Ian Swanson: Is Labour drifting further away from Edinburgh?

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As the new Scottish Labour leader rings the changes, Political Editor Ian Swanson asks if there has been a power shift west

THE departure of East Lothian MSP Iain Gray as Scottish Labour leader means the party’s three top posts are now held by Glasgow politicians. New leader Johann Lamont is MSP for Glasgow Pollok and her deputy Anas Sarwar MP for Glasgow Central, while Shadow Scottish Secretary Margaret Curran is MP for Glasgow East.

Labour insists the change of personnel is not a retreat to what used to be considered its west coast heartland or a shift of power, attention and resources to the other end of the M8.

For years, Edinburgh had Alistair Darling in Labour’s UK top team, but that ended with last year’s general election defeat and the former Chancellor’s decision to return to the backbenches.

Will the absence of an Edinburgh politician at the top of Scottish Labour result in a reduction in the Capital’s influence inside the party?

After the result of the leadership election was announced on Saturday, Ms Lamont and Mr Sarwar made their first official engagement a campaigning visit to Morningside where they joined local councillor Paul Godzik at a street stall and for some door-knocking. There is strong pressure for Labour to move its headquarters from Glasgow to Edinburgh. And Lothians MSP Sarah Boyack was the co-author with former Scottish Secretary Jim Murphy of the post-election review to help reshape the party.

Labour lost many of its big hitters in May’s Scottish Parliament elections, some of them in seats where the party had never contemplated defeat. But as well as being beaten by the SNP in some of its former strongholds in and around Glasgow, Labour held on to only one constituency seat in the whole of the Lothian region, though it was given another three from the top-up list in compensation.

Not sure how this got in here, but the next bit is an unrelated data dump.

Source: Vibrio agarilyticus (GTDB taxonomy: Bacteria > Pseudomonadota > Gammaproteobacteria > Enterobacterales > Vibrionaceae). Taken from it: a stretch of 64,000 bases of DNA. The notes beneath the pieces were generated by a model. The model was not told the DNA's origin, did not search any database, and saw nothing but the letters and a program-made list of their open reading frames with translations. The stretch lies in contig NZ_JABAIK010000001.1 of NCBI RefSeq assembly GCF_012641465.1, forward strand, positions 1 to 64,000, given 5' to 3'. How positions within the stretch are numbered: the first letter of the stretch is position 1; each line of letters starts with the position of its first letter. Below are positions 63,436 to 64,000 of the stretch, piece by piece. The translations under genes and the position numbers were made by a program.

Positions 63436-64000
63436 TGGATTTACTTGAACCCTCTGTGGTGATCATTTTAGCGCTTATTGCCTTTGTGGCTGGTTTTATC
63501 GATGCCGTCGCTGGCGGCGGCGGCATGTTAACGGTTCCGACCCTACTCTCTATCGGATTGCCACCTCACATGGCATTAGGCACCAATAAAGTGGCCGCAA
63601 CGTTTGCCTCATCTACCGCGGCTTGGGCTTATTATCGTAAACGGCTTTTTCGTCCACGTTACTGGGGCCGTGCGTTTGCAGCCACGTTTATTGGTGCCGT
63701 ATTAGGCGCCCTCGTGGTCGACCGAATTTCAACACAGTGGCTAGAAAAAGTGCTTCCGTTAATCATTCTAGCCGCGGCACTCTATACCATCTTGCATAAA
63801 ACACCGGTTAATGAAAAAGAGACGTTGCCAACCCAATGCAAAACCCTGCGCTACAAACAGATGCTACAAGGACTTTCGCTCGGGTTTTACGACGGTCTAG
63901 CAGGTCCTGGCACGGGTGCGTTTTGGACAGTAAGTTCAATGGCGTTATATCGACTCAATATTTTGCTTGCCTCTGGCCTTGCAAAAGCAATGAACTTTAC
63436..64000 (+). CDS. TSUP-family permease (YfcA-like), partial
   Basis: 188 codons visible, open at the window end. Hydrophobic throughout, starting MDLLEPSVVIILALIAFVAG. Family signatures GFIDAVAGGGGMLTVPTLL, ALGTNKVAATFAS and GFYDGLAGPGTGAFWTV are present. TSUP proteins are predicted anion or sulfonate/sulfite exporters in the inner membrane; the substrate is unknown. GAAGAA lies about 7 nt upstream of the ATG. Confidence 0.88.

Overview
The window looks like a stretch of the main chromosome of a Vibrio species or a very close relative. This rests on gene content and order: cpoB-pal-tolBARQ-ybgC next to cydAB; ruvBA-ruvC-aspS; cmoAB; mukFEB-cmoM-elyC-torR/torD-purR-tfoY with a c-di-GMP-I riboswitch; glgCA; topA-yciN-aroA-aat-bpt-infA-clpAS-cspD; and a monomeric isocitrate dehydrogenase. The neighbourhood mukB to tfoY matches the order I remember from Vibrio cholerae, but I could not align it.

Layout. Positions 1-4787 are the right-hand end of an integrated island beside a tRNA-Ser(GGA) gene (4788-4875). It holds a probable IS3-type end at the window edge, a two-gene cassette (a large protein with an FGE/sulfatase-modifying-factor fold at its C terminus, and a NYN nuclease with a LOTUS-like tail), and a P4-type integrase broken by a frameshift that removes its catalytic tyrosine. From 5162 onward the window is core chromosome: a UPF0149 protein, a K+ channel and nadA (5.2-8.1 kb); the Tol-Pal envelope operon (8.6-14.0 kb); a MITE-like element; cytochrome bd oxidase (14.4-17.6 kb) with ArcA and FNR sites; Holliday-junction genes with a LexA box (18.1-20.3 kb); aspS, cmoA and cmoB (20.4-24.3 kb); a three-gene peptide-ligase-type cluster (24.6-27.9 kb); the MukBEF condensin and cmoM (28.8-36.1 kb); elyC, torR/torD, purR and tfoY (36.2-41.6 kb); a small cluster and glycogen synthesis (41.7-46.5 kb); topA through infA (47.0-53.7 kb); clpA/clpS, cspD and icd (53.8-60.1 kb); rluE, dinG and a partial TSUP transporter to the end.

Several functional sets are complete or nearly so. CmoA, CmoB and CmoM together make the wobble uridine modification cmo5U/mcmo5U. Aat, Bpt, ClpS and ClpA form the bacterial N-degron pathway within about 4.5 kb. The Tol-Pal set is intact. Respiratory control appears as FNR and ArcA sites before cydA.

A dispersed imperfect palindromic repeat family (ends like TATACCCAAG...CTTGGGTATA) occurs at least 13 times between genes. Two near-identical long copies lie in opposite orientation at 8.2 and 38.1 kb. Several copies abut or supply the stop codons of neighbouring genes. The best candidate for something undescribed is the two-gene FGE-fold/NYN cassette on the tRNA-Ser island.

Ms Boyack is the only MSP from the Lothians named as a full member of Ms Lamont’s Shadow Cabinet, though MSP Kezia Dugdale has been handed the role of Shadow Youth Employment Minister and will attend Shadow Cabinet meetings.

Edinburgh North & Leith MSP Malcolm Chisholm was not offered a job but says he would not have taken one anyway.

Ms Boyack, now the only member of the first Scottish Cabinet in 1999 still to be an MSP, acknowledges that looking at the top posts might allow a perception that the party is Glasgow-dominated. However, she says it is important to take a wider view.

Since being appointed Shadow Scottish Secretary in October, Margaret Curran has assembled “Team Scotland” – the Scottish politicians with shadow jobs at Westminster to emphasise the part they are playing at UK level. Among them are Edinburgh South’s Ian Murray, who is a shadow junior business minister, and Fiona O’Donnell, who is in the shadow environment team.

Ms Boyack says: “You have to look at the whole team – MPs and MSPs – and Edinburgh and the Lothians have a really good representation.”

In next year’s council elections, the SNP’s big aim is to take control of Glasgow. Labour will mount a fierce defence of what is its main citadel in Scottish local government. But that has sparked fear in some quarters that the party will devote all its attention to Glasgow and the bid to become the biggest party on Edinburgh City Council will be neglected as a result.

Ms Boyack, now Shadow Minister for Local Government and Planning, dismisses such fears. “We are already ahead of the game in Edinburgh,” she says. “We have all our candidates selected. We have listened and learned lessons from last year’s defeat. We have a draft set of ideas and we’ve started having meetings with key civic campaign groups.”

It may all be very different from the start of devolution when Donald Dewar plucked Ms Boyack and fellow city MSP Susan Deacon from the ranks of new politicians and put them straight into his Cabinet, with Edinburgh MSPs Iain Gray and Angus MacKay, Midlothian’s Rhona Brankin and East Lothian’s John Home Robertson as junior ministers. But Lothian’s reduced representation in Labour’s upper echelons reflects the party’s much-reduced number of MSPs in the area.

Malcolm Chisholm says there is “no danger” of Labour drifting away from Edinburgh. “Johann is a shrewd and intelligent woman,” he says. “She is not going to let that happen. The party needs to win in Scotland, not just Glasgow.”


LOTHIANS MSP Kezia Dugdale has been handed the task of spearheading Labour’s drive against Scotland’s growing problem of youth unemployment.

New Scottish Labour leader Johann Lamont has given her the post of Shadow Minister for Youth Employment.

Ms Dugdale – an MSP only since May – said she was “chuffed to bits”.

Figures last week showed unemployment among 16-24 year-olds in Scotland rose 27 per cent, from 89,000 in May-July to 113,000 in August-October – an increase of almost 2000 a week.

First Minister Alex Salmond appointed Almond Valley MSP Angela Constance as Minister for Youth Employment.

Ms Dugdale said: “I will be shadowing Angela Constance.”